It’s not enough to teach a man to fish (or, Poverty is a Process)

Almost everyone knowns the proverb: “Give a man a fish and you feed him for a day; teach a man to fish and you feed him for a lifetime.”

But what good is teaching a woman to fish if she cannot afford a fishing pole? If her children are sick and she cannot leave them? If a middleman buys her fish for a pittance and keeps all the profit, because she cannot determine the market price?

Most people view poverty as a problem, as a situation. But poverty is actually a process. The many intertwined aspects of the poverty process are self-reinforcing. In order to end the process, many simultaneous individual problems need to be addressed at the same time.

Think about a 28-year-old woman in Africa who is currently trapped in the process of poverty:

Unlike us, she was not taught to read. Did you ever learn anything from a book? Do you remember every recipe you will ever make? Do you ever use a list to remember what to do? Have you ever read how to repair something, or how to use a medicine?

Our friend cannot learn anything except what she experiences directly in person. She must remember everything important in her head. There is no to-do list, no planning. No recipes. No new food preservation technique unless she can remember exactly how to do it when shown. She certainly cannot make any written agreement with a buyer of goods. If her children need three medicines, she will need to remember the dosage and timing of each one by the color and shape of the pill. Can you do all this?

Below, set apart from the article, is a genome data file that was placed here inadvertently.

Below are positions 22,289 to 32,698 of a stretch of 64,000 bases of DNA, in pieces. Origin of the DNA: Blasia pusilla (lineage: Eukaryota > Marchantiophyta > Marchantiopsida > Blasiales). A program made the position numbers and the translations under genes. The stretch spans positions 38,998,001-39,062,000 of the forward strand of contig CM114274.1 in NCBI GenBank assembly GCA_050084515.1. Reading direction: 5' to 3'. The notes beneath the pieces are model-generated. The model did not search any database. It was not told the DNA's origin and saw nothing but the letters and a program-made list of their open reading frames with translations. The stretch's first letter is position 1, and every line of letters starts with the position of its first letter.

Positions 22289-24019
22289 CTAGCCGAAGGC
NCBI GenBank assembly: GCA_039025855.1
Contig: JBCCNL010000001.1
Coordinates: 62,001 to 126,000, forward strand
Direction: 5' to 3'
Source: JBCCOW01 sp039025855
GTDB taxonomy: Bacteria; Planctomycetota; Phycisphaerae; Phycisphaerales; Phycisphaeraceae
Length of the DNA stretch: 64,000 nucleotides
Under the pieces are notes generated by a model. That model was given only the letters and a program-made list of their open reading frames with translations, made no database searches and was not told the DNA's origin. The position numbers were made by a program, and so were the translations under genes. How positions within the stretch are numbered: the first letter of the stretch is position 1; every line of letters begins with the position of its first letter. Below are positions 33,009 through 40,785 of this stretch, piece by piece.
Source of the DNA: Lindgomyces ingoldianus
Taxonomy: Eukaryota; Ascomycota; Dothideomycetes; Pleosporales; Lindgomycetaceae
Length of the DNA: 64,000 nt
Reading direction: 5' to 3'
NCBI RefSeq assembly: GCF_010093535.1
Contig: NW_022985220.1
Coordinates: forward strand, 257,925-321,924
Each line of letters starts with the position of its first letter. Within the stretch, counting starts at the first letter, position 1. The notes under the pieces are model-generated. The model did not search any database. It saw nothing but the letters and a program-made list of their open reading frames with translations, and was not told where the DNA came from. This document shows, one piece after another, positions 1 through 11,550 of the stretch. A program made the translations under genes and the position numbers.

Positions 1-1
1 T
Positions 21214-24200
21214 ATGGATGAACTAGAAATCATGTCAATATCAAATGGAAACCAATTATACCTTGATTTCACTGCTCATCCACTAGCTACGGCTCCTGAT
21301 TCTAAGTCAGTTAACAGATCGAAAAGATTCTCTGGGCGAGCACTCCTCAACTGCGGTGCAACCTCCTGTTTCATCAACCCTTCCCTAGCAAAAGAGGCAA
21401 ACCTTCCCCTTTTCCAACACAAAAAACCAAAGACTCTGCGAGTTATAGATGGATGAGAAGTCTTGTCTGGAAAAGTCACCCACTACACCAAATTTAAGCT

Unlike us, she was not taught how to do basic math. “How much feed can I afford to buy to raise my livestock, given the amount of time it takes to mature them and the price at the market?” “Given the cost of this thread and dye, how much do I have to be able to sell these shawls for to make it profitable?” It is almost impossible to operate the simplest trade without some basic math skills.

Unlike us, she does not have water nearby. Have you ever been thirsty for a few hours? Do you remember how slow you become, how tired it makes you , how it becomes difficult to think and the mood it puts you in?

Our friend cannot fetch water because it is 2 hours away, and she must be with her baby, prepare food and tend to her family’s other needs. So her two oldest sons, perhaps 8 and 10, walk with containers to fetch water for the family. It takes 2 hours to get there, and it takes 3 hours to get back. Have you ever carried water? It is heavy. The boys make this trip 3 times weekly. This trip is one of the main reasons they are not in school. They, like their mother, will not learn to read and write, perpetuating the poverty process.